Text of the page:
Oh the joys of calling customer service. Of which company, you ask? Oh it surely doesn’t matter. Any time someone calls that “special” department of ANY company—trust me it’s always hours of “fun.”
Yes you can grin.
I was on the phone with my iPhone’s wireless service trying to troubleshoot a slight billing error. Nothing major, just a small glitch that just needed a bit of explaining to help me understand what was going on. In the middle of that conversation, the very kind gentleman on the other end of the phone asked, “Sir, I just noticed something odd. Totally unrelated to what you called about.”
“I just noticed that you have the unlimited talk plan. Why are you still paying $99 for that service?”
Sidebar: Anyone who has an iPhone knows that the unlimited talk plan is $99. So I was confused by the word, “still.”
I asked him, “Well since I have the unlimited talk plan, I know the price is $99.” Thinking he might be trying to talk me into changing to a different plan I then assured him, “I’m happy with the unlimited talk plan I have. But thank you for asking.”
“No that’s not what I meant. I’m sure you want to keep the unlimited talk plan, but the price for it hasn’t been $99 since January 2010.”
I was stunned. I had been overpaying my wireless phone service by $30 + tax for a year. No one had ever offered to adjust the rate, even after upgrading my iPhone a few months back — OR after upgrading my internet service at home. I thought of every time I had called in during 2010 to speak with a customer service representative and no one had ever informed me of the changed monthly rate or even offered to adjust it.
A Missed Opportunity
This company missed out on a huge opportunity to make a devoted customer out of me. Even though they sold the kind of products I want to use (namely Apple’s iPhone), offered an unlimited talk plan (which I really love), and I have been a customer for nearly 5 years, I was still just a somewhat satisfied customer. I didn’t have any major complaints, but I never really had any reason to sing their praises. I was not a devoted customer.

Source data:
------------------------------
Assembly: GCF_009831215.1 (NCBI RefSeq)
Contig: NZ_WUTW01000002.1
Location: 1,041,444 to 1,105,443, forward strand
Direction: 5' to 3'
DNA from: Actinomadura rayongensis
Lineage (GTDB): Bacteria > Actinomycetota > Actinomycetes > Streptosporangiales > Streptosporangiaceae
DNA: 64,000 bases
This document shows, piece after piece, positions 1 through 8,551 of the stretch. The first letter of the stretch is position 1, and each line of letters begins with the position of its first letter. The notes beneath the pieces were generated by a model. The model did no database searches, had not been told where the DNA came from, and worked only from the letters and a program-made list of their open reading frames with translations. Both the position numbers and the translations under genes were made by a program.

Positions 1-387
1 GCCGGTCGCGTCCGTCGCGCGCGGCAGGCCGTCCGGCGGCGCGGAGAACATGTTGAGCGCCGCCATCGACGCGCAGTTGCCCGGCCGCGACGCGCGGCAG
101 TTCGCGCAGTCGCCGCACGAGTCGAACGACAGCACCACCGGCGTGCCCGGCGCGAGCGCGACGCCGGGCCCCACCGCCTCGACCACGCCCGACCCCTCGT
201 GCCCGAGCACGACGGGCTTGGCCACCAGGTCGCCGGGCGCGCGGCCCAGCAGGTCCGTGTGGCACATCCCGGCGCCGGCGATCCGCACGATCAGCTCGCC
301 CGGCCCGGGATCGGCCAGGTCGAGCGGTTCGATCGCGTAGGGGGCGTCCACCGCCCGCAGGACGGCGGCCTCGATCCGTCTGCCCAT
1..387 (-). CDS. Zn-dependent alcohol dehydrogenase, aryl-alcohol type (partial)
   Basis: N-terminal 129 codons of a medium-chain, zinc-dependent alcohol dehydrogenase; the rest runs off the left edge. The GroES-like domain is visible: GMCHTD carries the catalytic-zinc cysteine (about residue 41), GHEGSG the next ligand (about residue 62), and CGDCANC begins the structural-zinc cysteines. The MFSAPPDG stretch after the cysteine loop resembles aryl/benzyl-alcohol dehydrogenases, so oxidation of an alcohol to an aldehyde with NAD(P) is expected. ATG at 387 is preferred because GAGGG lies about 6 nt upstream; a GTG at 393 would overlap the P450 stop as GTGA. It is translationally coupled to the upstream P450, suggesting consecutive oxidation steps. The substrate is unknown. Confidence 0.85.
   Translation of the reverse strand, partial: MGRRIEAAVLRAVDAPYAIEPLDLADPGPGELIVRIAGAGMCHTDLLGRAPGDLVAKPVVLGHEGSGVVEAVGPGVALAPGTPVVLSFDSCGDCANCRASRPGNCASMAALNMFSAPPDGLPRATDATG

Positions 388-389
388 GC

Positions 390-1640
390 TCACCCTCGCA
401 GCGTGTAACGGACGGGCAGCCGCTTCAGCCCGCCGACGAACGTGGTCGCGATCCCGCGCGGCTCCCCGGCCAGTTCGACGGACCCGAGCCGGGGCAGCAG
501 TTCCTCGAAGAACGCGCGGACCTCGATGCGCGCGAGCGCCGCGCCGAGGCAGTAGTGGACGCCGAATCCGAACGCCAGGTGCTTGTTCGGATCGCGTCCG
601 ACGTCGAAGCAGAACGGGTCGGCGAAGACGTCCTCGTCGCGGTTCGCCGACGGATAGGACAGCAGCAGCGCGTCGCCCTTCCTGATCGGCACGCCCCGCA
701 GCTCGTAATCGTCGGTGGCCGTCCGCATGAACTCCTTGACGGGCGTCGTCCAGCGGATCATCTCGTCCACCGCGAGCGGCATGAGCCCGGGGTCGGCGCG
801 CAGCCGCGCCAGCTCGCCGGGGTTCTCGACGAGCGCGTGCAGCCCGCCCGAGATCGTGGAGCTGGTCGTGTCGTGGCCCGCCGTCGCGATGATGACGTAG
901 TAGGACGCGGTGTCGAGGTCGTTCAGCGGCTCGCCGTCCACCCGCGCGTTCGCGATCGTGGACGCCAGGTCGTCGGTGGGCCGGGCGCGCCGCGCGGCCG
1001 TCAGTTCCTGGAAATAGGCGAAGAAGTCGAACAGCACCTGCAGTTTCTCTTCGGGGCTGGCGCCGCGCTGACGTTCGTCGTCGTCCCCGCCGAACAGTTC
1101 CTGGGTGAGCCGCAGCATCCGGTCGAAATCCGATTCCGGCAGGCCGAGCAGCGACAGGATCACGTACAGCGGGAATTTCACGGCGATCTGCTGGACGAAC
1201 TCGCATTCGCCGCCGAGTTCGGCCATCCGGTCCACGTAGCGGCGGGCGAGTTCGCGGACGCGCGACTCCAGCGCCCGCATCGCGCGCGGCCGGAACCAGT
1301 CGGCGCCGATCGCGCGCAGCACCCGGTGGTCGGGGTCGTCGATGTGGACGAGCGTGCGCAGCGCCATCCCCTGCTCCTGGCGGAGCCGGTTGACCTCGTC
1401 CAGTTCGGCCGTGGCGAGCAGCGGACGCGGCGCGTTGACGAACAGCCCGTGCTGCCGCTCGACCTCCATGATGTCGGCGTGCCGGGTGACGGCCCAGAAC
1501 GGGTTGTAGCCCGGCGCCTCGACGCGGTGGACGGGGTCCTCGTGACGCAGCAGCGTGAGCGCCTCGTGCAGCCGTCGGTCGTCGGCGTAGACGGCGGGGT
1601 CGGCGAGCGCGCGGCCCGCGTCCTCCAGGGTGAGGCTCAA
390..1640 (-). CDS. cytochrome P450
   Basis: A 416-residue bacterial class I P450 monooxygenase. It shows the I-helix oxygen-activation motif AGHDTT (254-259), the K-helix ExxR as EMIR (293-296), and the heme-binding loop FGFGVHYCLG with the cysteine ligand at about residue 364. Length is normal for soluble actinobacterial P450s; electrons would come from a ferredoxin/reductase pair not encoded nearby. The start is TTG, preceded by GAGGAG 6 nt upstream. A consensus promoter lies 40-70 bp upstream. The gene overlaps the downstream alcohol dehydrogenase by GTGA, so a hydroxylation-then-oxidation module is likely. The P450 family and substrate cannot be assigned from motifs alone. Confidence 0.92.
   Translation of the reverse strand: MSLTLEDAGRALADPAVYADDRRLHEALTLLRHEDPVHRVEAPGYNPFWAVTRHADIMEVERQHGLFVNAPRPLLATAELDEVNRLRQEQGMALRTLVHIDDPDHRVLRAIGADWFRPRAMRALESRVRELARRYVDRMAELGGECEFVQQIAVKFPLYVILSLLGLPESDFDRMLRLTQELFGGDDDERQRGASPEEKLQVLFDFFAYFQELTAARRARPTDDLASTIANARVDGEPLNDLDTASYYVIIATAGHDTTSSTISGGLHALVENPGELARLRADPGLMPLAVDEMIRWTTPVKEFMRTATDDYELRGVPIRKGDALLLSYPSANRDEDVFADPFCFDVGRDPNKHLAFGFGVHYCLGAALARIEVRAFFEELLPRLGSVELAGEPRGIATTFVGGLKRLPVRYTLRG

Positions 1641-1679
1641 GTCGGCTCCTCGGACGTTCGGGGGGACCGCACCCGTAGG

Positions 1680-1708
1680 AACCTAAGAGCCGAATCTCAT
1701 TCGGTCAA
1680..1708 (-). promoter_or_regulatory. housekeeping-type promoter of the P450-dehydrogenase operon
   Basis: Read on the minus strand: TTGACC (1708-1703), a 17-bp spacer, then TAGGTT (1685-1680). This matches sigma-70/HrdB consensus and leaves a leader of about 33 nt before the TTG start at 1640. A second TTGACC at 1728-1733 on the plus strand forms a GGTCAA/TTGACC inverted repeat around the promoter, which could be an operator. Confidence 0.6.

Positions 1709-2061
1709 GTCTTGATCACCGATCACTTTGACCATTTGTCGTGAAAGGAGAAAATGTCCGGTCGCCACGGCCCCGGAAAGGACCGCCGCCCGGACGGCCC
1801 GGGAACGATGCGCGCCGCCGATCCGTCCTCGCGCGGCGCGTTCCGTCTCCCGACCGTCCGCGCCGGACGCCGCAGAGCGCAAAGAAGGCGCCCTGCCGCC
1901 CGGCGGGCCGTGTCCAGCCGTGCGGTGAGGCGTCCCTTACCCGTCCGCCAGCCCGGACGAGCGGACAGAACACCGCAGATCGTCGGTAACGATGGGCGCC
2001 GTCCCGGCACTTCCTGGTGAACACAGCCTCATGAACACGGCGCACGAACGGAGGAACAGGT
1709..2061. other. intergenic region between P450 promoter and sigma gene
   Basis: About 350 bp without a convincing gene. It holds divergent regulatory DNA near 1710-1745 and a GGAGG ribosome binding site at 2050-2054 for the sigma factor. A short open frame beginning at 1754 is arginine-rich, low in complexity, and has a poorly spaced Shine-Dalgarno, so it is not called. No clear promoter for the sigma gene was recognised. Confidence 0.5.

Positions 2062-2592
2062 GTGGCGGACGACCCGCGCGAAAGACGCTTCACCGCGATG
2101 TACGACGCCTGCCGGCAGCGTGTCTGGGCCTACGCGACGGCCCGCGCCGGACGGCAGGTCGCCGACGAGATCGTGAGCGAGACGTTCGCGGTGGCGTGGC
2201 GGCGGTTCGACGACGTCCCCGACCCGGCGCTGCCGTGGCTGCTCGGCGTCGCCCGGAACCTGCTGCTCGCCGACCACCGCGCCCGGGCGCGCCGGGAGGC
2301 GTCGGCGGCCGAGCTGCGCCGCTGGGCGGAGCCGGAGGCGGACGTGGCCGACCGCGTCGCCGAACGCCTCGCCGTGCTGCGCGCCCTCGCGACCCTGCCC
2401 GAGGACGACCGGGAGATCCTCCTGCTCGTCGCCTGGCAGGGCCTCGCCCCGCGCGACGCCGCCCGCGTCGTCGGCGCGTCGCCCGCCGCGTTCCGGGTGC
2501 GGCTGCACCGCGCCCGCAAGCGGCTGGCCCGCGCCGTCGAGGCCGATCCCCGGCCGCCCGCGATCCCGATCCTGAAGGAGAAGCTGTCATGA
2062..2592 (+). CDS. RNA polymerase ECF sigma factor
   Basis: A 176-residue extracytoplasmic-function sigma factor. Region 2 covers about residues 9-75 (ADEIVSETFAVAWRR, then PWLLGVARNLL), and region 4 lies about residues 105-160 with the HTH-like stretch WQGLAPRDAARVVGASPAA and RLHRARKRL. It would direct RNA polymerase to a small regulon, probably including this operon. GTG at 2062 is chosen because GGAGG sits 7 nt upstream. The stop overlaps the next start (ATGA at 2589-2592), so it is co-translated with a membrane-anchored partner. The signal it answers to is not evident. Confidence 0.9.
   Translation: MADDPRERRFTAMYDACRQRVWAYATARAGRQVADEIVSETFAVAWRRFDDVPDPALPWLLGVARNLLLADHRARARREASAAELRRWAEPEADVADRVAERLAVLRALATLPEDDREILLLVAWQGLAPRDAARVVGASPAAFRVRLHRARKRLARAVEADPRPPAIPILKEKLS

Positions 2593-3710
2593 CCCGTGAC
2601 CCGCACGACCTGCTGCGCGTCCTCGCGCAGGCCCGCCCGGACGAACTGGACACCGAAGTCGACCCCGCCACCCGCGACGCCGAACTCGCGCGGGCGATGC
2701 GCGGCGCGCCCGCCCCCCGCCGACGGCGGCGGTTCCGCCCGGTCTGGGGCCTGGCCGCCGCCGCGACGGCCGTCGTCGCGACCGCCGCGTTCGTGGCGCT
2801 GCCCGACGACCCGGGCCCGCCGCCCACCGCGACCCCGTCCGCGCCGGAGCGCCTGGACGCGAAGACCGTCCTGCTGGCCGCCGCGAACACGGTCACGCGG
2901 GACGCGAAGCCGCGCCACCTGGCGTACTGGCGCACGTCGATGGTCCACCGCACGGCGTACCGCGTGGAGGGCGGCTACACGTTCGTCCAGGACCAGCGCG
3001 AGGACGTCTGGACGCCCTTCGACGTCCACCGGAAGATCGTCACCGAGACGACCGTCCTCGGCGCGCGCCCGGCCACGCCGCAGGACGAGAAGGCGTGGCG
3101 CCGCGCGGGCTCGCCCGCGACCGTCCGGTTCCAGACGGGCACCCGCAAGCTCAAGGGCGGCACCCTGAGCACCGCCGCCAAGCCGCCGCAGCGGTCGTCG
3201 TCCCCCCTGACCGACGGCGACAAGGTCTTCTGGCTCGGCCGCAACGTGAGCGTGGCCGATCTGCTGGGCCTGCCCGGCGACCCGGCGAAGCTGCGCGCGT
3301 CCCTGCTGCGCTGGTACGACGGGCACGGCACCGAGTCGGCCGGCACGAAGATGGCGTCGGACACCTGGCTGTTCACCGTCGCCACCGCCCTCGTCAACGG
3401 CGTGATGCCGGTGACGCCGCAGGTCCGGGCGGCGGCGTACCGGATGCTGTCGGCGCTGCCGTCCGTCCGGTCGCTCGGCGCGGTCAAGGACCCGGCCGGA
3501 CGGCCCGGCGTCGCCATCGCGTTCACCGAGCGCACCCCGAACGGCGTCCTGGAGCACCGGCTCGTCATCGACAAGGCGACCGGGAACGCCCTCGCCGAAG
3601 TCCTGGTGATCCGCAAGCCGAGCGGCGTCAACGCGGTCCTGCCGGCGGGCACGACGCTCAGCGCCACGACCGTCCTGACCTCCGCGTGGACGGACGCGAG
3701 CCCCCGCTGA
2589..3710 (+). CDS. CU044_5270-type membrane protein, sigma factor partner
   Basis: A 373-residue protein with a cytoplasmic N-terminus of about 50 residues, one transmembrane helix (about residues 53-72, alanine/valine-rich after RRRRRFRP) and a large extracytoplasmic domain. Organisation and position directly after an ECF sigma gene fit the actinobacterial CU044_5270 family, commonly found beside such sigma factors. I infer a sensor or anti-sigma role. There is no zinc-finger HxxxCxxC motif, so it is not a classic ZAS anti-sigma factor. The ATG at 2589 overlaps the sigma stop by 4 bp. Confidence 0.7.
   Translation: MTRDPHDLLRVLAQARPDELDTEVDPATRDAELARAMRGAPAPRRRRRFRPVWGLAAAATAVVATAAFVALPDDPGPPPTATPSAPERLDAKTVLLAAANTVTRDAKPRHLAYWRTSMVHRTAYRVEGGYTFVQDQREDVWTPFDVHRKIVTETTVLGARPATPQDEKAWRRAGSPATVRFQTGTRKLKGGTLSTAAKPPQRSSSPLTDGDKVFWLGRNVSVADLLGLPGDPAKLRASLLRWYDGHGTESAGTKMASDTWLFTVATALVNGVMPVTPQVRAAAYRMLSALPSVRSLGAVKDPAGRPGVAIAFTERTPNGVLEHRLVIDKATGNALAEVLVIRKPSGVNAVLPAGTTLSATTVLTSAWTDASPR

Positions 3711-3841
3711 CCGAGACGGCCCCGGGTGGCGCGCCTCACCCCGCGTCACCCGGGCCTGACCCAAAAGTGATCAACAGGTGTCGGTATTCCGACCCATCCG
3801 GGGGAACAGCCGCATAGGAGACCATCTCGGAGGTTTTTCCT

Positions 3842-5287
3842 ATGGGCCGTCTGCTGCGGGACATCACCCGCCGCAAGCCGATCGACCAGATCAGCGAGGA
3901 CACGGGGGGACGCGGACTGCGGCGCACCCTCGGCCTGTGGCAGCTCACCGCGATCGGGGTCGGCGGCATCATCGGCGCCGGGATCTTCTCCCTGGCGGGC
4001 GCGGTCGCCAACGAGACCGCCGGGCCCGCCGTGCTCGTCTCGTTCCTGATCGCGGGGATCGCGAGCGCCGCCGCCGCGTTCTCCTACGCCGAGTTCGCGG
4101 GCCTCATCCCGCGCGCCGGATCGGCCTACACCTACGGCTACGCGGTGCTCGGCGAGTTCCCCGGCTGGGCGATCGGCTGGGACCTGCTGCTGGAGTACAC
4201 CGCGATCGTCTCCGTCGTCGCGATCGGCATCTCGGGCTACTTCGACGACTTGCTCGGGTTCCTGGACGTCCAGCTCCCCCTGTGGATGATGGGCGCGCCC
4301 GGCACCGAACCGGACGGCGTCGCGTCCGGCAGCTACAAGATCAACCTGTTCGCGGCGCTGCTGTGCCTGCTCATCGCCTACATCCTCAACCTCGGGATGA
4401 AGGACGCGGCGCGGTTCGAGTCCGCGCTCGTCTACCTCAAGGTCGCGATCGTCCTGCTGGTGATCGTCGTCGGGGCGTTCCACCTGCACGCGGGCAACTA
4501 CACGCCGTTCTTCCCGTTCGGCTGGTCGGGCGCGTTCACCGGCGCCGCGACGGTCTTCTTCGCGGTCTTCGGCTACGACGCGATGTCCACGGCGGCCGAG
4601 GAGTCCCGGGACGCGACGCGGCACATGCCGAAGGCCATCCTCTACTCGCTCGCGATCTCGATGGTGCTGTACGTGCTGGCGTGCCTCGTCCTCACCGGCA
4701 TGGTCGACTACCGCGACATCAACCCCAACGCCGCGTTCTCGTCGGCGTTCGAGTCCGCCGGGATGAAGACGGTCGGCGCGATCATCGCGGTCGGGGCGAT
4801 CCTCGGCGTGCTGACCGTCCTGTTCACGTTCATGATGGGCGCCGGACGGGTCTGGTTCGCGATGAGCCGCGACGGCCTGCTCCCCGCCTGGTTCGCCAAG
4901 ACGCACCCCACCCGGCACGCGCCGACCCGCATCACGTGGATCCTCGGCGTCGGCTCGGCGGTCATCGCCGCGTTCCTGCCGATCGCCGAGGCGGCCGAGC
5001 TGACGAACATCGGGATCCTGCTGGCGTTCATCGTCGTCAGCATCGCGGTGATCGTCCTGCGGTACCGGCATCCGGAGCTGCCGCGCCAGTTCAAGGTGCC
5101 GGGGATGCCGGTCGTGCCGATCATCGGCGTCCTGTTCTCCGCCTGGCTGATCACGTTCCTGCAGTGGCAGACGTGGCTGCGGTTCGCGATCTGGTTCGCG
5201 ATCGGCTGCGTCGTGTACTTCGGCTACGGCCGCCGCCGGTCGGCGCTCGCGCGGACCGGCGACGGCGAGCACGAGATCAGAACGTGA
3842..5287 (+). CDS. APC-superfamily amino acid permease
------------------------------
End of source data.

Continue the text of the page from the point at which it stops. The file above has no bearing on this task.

I could have been, had I received a call like this during 2010:
“Hello this your wireless phone service. We’ve noticed that you’ve been a customer with us since 2006, and that you are a subscriber of our unlimited talk plan on your iPhone. We’d like to inform you that the pricing for that particular monthly plan has actually dropped $30 per month. We’d like to help you save money while still enjoying the service you already have. Congratulations, and thank you for choosing our service.”
Did I get a notice like this? No. Did this company profit by $360 + tax in 2010 off of my ignorance? You bet. They got their dollars, and profited from my lack of knowledge. Instead of being happy that my cell phone bill dropped by $30, I was angry. I felt cheated. Even a bit violated.
Who else has this same talk plan and is still paying the higher price?
What To Learn
How much would it have cost this wireless company to have automatically enrolled their customers (who are already paying a good amount of money each month for unlimited talk plans) in the new pricing plan? What would that cost have purchased? I can easily tell you: Purely Devoted Customers.
We would have been stunned at the graciousness of this company. They are looking out for their customers – we’d say to ourselves and any one of our friends & family. It would have been a thing to celebrate, and even brag about. Here’s a company not only providing a service, but looking out for us — helping us save money. Amazing!
The buzz that could have been generated might have even helped other users to try out this new service — bringing in more profit AND standing apart from their competition.
Would I be so easily drawn to a competitor’s product? It’s doubtful. I’d be loyal. Which is what everyone who does business wants: A loyal customer.
I was a somewhat satisfied customer before today. I am an angry customer now. I could have been a devoted customer had someone gone just an extra inch (not even a whole extra mile).
My Encouragement To You (and me!)
Go the extra mile for a customer. Regardless of the circumstances. Sure you could make a few extra bucks off of them, but imagine what could happen if you did more than you had to. It could start something big for you. In the end, it’s nice to be nice. A little kindness can go much further than you ever intended, and can pay dividends like you never imagined.
Matthew 7:12 “Do to others what you would have them do to you.”